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A current "modern retro" usually doesn't perform as well, handle or brake as well, nor does it have the top shelf components of the higher tier modern bikes but all the modern retro's perform as well (actually, usually better) handle better, brake better and are leagues more reliable and comfortable than the original bikes they are replicating. Given that and considering they are less expensive than a top tier bike I feel that's a pretty good place to be.
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Old 12-24-2012, 02:07 PM   #146
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Quote:
Originally Posted by chazbird View Post
A current "modern retro" usually doesn't perform as well, handle or brake as well, nor does it have the top shelf components of the higher tier modern bikes but all the modern retro's perform as well (actually, usually better) handle better, brake better and are leagues more reliable and comfortable than the original bikes they are replicating. Given that and considering they are less expensive than a top tier bike I feel that's a pretty good place to be.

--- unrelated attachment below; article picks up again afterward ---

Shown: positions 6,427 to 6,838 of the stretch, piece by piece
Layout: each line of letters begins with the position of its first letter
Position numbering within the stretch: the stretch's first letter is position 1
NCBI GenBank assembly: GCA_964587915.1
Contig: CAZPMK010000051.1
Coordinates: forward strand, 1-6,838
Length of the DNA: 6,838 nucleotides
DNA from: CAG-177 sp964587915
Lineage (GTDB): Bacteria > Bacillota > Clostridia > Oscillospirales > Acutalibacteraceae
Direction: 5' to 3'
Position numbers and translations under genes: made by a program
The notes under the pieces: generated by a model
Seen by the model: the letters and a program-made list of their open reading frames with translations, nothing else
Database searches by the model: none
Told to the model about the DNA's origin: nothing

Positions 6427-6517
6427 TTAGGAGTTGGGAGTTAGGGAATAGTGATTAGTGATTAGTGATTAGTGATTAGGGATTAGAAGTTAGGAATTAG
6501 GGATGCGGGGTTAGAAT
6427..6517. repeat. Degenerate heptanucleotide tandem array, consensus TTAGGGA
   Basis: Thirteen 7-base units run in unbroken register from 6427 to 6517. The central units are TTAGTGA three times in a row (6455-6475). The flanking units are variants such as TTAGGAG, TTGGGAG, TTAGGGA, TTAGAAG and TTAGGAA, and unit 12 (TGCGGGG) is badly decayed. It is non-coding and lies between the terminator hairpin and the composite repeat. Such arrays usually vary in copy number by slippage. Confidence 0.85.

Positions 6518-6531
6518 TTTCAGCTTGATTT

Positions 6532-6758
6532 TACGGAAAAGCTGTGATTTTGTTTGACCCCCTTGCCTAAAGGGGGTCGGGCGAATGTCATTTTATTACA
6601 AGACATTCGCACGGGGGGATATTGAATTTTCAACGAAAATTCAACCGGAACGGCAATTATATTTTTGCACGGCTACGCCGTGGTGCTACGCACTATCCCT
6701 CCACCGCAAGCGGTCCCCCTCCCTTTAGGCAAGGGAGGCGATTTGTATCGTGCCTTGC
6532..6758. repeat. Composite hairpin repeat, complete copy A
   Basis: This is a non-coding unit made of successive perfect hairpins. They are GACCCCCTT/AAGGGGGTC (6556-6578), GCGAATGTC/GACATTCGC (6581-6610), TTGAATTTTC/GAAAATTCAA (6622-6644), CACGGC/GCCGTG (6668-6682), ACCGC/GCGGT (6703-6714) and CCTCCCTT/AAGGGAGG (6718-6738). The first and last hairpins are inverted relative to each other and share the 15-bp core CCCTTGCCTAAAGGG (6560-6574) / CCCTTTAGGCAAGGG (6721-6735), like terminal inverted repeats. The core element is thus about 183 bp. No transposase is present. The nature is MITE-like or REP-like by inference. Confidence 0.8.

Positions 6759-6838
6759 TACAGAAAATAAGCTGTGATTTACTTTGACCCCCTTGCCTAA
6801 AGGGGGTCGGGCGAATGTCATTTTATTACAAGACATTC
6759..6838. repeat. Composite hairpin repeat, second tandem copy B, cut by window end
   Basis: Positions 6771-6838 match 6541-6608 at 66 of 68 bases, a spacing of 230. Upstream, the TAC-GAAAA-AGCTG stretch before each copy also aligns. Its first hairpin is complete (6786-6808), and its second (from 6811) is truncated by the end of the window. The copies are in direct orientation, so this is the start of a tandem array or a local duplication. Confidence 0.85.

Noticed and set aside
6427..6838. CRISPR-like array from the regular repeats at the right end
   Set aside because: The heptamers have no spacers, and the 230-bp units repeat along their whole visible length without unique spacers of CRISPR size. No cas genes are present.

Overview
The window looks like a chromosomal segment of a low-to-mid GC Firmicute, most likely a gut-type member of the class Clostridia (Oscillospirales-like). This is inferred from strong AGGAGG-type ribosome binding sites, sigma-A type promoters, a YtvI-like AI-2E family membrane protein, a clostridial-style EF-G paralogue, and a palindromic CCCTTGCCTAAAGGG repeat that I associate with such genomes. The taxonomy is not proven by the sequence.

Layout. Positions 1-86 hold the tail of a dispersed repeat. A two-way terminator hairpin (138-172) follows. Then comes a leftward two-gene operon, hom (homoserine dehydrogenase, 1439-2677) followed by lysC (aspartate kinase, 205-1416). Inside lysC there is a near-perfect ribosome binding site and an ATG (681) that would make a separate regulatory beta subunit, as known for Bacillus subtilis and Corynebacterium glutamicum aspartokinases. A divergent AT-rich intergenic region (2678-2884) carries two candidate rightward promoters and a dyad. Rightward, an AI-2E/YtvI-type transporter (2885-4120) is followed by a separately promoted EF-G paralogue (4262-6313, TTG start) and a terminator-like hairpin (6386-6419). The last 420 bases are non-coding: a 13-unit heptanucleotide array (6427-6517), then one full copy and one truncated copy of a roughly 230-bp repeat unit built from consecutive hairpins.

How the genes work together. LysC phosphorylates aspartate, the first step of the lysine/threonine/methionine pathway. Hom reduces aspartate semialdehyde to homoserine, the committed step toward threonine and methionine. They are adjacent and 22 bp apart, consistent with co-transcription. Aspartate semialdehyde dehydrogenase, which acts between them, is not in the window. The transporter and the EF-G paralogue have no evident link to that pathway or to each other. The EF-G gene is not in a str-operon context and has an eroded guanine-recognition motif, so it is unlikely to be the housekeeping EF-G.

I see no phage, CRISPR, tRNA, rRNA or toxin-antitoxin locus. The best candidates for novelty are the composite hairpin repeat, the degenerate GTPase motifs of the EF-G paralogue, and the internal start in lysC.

this i believe to be true, but at $10k for some of them, you get looks and perhaps the ride of your dreams, but i don't think you get a lot for the money
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Old 12-24-2012, 04:11 PM   #147
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this i believe to be true, but at $10k for some of them, you get looks and perhaps the ride of your dreams, but i don't think you get a lot for the money
Exactly.

That, and a lot of older bikes will run circles around them. Modern Bonnies, overweight and underpowered, are a poor styling exercise and little else.

My '74 R90/6 makes similar power to a modern Bonneville and weighs about 75lbs less. It looks good and always draws a crowd. Paid $1600 for it, it's reliable and has technology your dog could master if you took the time to train him.